那麼 if I am my friend 我會怎樣安排自己有限的資產，才可以在香港和太太提早退休並活得開心呢？首先，如果靠100萬cash退休慢慢咬，現時通漲嚴峻，可能10年唔夠已咬完， 未來生活費毫無保障，不可行。我會將自住樓放租，每月可create（減去管理費和差餉)約$9000的現金流，加上國內租金約$3500，每月可以 有$12500 淨 cash flow收入。手頭上的100萬我會買入一層約400呎兩房的南丫島村屋自住，南丫島空氣好，有沙灘，近中環，是地球村，可以結識不同種族的朋友，又唔駛 交管理費，是退休的好地方，請參閱我之前的blog文。$12500減去$3500兩個人食用和電費，夫婦兩人可有$9000零用錢，settle 咗之後我會賣掉國內樓（回報太少）再買多一層南丫島或西貢350呎村屋收租增加每月現金流。至此，自住一層，另有兩層香港樓收租，兩個人的基本生活費已解 決。
提早退休唔駛返工大家可能應為好正，但其實最正係有份part time job，一個星期最多返三日，其餘四日可以自由自在在pacific coffee 嘆下mocca睇下書寫下blog，在Ikea揀下聖誕裝飾佈置下屋企etc., 最重要的是這一份part time job 並不是用來support your living，而是賺錢買花帶，男人則用來買玩具，所以返工是毫無心理壓力，放工拍下屁股走人，唔鍾意這份工可以換過另一份工，你話幾正。而且有份 part time job 可以另你重新跟上社會節奏，唔會無所事事在家裹發mould。我現時都有一份part time job，一個星期三天在舊部門做一些食物化驗的工作，而太太則在銀行幫手。其實香港已和日本一樣很多工種已有part time job，你只需要在agency登記，有合適的工作就會找你返工，一般$40至$50圓一個鐘唔難揾到。但你一定要放下身段，不要掛著以前自己的威水史， 時常remind 自己你己經提早退休，現在只是賺錢買玩具，則輕鬆自如，活得開心自在。
Twice a year I travel to Jingmen in central China to visit myparents and siblings. Last week, I was there on a new mission: toreview the work of my sisters as shadow bankers.
Shadow banking is lending activities outside regular banks. Despitewhat some would say, it is a reputable business onthe mainland. It fills a legitimate need. Despite some lingeringstigma, the industry is not one I am ashamed to be in.
My elder sister, Yuqing, 59, sells red bean cakes and other snacksin Maliang, a small town along Han River. She makes about 3,000yuan (HK$3,800) a month with the assistance of her husband, afarmer who ploughs land for neighbours with a tractor in spring andautumn. They manage to make ends meet but have saved very littlefor their retirement. As they have never had formal employment,they will have no social security to fall back on during theirretirement.Right after I became chairman of Wansui MicroCredit in Guangzhou in mid-2011, I had tried to talk my two sistersinto the same trade. Owing to a lack of experience, they refused.Six months ago, I finally figured out a way for them to activelyengage in shadow banking without it affecting their currentwork.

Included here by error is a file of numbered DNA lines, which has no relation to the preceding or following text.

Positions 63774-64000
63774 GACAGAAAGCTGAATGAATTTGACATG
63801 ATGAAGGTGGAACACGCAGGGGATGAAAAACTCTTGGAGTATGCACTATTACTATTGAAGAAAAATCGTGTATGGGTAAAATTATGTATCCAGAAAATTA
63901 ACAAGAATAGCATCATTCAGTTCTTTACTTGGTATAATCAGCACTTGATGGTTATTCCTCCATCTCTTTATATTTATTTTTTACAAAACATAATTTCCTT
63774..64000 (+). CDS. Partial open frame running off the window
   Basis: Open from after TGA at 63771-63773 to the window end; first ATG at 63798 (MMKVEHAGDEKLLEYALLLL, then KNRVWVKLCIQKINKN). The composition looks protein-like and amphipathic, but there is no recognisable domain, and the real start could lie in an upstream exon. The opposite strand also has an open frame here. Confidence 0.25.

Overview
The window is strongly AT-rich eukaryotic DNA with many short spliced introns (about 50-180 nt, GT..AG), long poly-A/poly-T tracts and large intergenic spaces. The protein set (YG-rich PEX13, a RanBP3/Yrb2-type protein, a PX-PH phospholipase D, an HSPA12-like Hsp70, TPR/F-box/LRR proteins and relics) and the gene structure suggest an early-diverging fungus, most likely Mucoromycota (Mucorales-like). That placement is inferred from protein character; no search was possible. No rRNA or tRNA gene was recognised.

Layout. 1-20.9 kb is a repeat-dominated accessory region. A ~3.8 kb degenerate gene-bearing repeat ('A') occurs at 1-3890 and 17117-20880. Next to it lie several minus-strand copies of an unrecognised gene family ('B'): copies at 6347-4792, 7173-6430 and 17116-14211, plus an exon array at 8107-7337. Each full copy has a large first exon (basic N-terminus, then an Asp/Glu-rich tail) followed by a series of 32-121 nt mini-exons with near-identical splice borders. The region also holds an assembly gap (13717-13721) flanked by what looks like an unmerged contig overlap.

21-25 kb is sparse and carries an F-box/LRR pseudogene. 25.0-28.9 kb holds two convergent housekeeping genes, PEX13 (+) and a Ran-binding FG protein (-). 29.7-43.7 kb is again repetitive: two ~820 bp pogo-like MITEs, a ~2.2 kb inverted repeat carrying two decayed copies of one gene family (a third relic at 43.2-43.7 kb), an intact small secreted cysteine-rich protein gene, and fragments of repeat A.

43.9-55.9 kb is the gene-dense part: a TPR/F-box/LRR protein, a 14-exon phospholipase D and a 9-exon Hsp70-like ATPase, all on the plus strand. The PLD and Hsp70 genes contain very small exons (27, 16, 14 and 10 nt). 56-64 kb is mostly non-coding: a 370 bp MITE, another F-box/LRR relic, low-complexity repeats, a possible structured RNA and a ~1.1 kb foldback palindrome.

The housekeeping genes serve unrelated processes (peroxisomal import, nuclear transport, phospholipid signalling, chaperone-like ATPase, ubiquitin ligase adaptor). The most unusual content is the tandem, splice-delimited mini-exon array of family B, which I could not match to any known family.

Yuqing's education was very limited as she only attended primaryschool during the Cultural Revolution. But she knows all ofMaliang's 2,000 residents and is able to judge the credibility ofits street vendors and store owners.